Rajim kumbh mela has left the Mahanadi river crying for attention
The mela is killing the Mahanadi river — the lifeline for the residents of Rajim and Nawapara, who are dependent on its water for domestic use.
Around 25 lakh pilgrims across the country took a holy dip in the Mahanadi during the Rajim kumbh festival held in Rajim from January 31-February 13, 2018. For this annual religious extravaganza at the confluence of the Mahanadi, Sondur and Pairi rivers in Chhattisgarh, the state government organised various religious events.
The principal attraction of this kumbh was the river marathon, organised by the state government to conserve and save the Chhattisgarh rivers. But, even after the massive fanfare, the government failed to protect, clean or conserve any of the rivers in Chhattisgarh.
The Mahanadi is the lifeline for the residents of Rajim and Nawapara, the twin cities bordering Gariyaband and Raipur districts of Chhattisgarh. Around 70,000 residents of Rajim-Nawapara are dependent on Mahanadi's water for domestic use.
As per the residents of Rajim-Nawapara, the sand from the Mahanadi basin is excavated and transported to the state capital and nearby areas to meet the growing infrastructural needs on a regular basis without any regulation. Every year, temporary morrum roads (red soil roads) are made on the Mahanadi basin for the kumbh, and after each kumbh, the government does not even try to bring back the river bed to its original state. The morrum roads have affected the overall ecology of the river and its flow.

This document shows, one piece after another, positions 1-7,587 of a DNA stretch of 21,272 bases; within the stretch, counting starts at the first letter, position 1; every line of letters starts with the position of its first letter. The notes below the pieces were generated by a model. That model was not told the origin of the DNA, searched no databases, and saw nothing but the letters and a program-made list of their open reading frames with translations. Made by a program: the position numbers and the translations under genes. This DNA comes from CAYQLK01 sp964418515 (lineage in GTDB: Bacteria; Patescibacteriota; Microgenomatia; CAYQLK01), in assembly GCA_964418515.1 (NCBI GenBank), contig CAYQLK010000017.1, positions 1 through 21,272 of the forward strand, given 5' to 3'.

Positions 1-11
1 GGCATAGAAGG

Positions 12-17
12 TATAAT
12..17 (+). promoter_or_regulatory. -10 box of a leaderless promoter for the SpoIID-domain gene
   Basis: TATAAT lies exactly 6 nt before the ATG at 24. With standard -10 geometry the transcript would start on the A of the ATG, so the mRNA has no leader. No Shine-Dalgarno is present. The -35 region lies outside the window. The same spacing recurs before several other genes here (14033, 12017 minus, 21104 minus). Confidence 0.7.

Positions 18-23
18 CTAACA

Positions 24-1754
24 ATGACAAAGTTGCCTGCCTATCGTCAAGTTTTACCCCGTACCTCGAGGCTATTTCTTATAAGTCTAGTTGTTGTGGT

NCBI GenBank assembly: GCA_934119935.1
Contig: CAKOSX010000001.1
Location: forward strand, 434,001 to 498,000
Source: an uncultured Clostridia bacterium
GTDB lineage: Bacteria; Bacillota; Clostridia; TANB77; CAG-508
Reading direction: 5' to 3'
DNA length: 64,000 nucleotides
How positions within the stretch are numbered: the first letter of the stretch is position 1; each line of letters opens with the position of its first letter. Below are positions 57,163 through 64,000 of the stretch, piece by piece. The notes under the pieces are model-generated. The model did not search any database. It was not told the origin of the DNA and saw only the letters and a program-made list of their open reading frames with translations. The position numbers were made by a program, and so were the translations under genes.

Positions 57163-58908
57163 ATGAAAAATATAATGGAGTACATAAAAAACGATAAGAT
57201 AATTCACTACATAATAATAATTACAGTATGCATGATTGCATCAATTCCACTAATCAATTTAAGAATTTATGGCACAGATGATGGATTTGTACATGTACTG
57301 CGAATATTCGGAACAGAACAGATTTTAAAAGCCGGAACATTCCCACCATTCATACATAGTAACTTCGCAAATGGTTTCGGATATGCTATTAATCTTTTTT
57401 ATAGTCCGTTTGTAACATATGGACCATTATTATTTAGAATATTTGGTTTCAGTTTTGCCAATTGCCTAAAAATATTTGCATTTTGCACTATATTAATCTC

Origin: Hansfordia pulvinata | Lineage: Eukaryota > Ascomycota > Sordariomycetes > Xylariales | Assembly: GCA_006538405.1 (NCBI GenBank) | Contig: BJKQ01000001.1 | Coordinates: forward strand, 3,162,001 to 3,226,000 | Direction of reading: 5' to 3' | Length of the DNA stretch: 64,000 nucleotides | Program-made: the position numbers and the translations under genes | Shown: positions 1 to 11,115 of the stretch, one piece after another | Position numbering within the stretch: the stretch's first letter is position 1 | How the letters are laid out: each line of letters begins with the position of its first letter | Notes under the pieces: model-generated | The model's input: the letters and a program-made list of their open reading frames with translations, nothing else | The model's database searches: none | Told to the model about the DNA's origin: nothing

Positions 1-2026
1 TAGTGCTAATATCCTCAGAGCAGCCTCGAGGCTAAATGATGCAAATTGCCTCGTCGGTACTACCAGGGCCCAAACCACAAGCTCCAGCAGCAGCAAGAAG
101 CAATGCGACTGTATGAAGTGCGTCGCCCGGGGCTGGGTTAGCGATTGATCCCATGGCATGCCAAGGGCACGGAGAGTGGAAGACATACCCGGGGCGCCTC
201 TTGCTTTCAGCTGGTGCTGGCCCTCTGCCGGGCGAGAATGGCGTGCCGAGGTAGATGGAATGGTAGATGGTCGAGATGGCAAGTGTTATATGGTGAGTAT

"Since 2006, more than Rs 40 crore has been spent only on building 10-15 km of temporary roads for kumbh. I have been raising my concerns over building roads on the Mahanadi river bed and have opposed the state government’s decision several times because it is affecting the river", says Dhanendra Sahu, MLA from Abhanpur constituency.
The residents of Rajim-Nawapara also shared their concerns with India Water Portal about the proposed cement road on the Mahanadi river basin and the adverse effects of kumbh.
The mela is killing the river and has adversely affected its ecology. We are not even getting safe drinking water. Every year, water-borne diseases such as jaundice, typhoid, etc., are on the rise, and the groundwater table in our area is going down, says Kamlesh Kansari, a resident of Nawapara.
The state government constructed more than 600 temporary toilets within the Mahanadi river basin for the kumbh. But due to poor maintenance of the toilets, people were forced to defecate in the open. The government authorities have failed to fulfil the much-hyped objective of Swachh Bharat mission also.
Several participants of the festival from other states such as Uttar Pradesh and Bihar complained that they were not at all happy about the basic arrangements provided by the Chhattisgarh government such as drinking water and sanitation. Some senior Naga sadhus even protested and said that this is not the way to save any river.
The kumbh melas in the country nowadays are planned for political gains. There is a need to stop this political drama around rivers. The rivers are not meant for defecation, says a senior Naga sadhu.
"The pollution in the Mahanadi is increasing every year. The sewage and the industrial waste from rice mills have choked the river flow. The water of Sondur, Mahanadi and Pairi are not even fit for domestic use. What will we do?" asks Subhash Sharma, a resident of Rajim in a worried tone.
Here is a photo essay that would provide a glimpse of the dilapidated state of the Mahanadi and its basin.
Disclaimer: This article was first published in India Water Portal. The views expressed by the author are his/her own and do not necessarily reflect that of YourStory.